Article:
Although scientists have already played around with combining tissues and electronics to 3D print an ear a couple of years ago, there’s been no clear movement toward making functional internal organs and tissues as of yet.
One of the issues with printing intricate organic structures like blood vessels and organs is that they collapse under their own weight before they solidify. Now, researchers at the University of Florida – Gainesville might have moved the dial in the right direction. They have developed a method of printing complex objects in gel that could pave the way to our 3D printed organs of tomorrow.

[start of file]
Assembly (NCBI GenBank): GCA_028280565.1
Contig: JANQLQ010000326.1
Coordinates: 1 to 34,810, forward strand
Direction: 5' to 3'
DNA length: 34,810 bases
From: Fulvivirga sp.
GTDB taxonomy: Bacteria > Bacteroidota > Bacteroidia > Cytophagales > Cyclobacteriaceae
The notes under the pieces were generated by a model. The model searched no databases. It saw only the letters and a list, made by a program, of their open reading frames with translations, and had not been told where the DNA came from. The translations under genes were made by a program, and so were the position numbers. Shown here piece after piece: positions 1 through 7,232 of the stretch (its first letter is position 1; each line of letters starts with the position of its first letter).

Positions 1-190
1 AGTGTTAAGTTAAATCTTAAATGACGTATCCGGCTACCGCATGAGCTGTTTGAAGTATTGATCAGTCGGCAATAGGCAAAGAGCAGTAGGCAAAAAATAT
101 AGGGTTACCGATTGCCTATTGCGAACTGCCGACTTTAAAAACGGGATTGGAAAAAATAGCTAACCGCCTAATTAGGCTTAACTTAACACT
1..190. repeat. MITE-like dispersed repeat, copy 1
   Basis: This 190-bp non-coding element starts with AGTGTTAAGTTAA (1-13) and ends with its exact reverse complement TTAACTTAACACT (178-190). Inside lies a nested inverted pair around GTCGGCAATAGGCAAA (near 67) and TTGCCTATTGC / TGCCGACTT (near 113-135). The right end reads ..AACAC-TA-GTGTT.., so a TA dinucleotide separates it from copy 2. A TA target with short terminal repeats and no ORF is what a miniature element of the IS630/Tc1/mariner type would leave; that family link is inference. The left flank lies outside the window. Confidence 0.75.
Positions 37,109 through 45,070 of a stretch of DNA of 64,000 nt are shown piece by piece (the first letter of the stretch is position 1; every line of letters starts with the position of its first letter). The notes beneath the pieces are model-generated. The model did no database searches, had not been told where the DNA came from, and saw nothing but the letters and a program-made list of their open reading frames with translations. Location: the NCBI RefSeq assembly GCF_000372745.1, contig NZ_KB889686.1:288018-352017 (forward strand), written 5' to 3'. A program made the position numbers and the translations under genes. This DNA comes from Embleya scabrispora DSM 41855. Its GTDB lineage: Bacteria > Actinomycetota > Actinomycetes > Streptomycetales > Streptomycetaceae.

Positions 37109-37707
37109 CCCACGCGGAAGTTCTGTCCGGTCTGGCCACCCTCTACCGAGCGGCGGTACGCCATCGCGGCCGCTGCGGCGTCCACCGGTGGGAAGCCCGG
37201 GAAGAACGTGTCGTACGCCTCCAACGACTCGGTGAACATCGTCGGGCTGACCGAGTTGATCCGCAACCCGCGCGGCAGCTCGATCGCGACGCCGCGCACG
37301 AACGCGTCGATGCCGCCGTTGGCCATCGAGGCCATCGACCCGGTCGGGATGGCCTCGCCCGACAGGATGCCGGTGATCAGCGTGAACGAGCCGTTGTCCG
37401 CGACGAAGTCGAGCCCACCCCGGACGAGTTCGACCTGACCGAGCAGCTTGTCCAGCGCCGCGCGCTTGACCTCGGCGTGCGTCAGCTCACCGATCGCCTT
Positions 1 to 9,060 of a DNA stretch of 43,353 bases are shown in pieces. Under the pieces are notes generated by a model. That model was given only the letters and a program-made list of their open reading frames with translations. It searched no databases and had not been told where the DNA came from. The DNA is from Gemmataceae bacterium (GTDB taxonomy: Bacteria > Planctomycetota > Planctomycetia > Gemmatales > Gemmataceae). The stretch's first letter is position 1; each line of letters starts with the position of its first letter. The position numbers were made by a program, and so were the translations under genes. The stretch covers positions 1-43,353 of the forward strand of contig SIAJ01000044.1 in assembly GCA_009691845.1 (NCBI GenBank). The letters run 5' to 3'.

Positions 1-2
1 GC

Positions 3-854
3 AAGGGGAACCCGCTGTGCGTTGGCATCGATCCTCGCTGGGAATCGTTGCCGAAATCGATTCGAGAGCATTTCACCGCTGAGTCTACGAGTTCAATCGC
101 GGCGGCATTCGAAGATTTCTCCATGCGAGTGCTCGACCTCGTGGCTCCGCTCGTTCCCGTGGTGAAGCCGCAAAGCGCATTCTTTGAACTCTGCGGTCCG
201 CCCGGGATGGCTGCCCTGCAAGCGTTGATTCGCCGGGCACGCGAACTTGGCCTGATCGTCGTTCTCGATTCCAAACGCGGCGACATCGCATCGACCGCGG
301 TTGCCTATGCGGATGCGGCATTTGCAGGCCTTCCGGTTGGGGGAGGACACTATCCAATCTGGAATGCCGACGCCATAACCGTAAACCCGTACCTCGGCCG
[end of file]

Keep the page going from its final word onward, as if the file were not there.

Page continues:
The gel smoothly transitions between fluid and solid states, acting as a scaffold to hold a structure in place during the printing process. While tracing out spatial paths with an injection tip, the granular gel fluidizes at the point of injection and then rapidly solidifies, trapping injected material in place.